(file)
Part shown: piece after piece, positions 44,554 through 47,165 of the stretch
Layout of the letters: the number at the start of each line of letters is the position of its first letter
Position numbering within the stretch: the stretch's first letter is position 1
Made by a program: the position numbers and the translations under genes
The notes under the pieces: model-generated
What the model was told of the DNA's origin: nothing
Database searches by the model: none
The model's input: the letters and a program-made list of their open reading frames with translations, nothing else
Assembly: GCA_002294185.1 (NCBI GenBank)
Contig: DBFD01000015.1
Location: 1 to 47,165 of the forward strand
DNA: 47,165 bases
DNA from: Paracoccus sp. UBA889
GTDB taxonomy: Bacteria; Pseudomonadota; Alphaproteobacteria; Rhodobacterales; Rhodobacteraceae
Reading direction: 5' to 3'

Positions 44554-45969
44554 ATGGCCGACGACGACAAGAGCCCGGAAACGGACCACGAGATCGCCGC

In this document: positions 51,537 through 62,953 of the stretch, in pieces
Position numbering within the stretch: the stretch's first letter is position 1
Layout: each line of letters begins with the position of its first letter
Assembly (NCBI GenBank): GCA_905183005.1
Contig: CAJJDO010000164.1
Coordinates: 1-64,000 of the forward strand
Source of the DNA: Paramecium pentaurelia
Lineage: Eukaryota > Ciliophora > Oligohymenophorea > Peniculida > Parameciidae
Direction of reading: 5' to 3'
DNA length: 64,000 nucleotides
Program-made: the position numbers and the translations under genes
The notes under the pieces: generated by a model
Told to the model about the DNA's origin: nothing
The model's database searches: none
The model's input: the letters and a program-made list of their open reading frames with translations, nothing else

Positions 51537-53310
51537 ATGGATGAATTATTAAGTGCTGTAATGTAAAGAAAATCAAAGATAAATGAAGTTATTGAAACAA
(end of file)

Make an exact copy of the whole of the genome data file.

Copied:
Part shown: piece after piece, positions 44,554 through 47,165 of the stretch
Layout of the letters: the number at the start of each line of letters is the position of its first letter
Position numbering within the stretch: the stretch's first letter is position 1
Made by a program: the position numbers and the translations under genes
The notes under the pieces: model-generated
What the model was told of the DNA's origin: nothing
Database searches by the model: none
The model's input: the letters and a program-made list of their open reading frames with translations, nothing else
Assembly: GCA_002294185.1 (NCBI GenBank)
Contig: DBFD01000015.1
Location: 1 to 47,165 of the forward strand
DNA: 47,165 bases
DNA from: Paracoccus sp. UBA889
GTDB taxonomy: Bacteria; Pseudomonadota; Alphaproteobacteria; Rhodobacterales; Rhodobacteraceae
Reading direction: 5' to 3'

Positions 44554-45969
44554 ATGGCCGACGACGACAAGAGCCCGGAAACGGACCACGAGATCGCCGC

In this document: positions 51,537 through 62,953 of the stretch, in pieces
Position numbering within the stretch: the stretch's first letter is position 1
Layout: each line of letters begins with the position of its first letter
Assembly (NCBI GenBank): GCA_905183005.1
Contig: CAJJDO010000164.1
Coordinates: 1-64,000 of the forward strand
Source of the DNA: Paramecium pentaurelia
Lineage: Eukaryota > Ciliophora > Oligohymenophorea > Peniculida > Parameciidae
Direction of reading: 5' to 3'
DNA length: 64,000 nucleotides
Program-made: the position numbers and the translations under genes
The notes under the pieces: generated by a model
Told to the model about the DNA's origin: nothing
The model's database searches: none
The model's input: the letters and a program-made list of their open reading frames with translations, nothing else

Positions 51537-53310
51537 ATGGATGAATTATTAAGTGCTGTAATGTAAAGAAAATCAAAGATAAATGAAGTTATTGAAACAA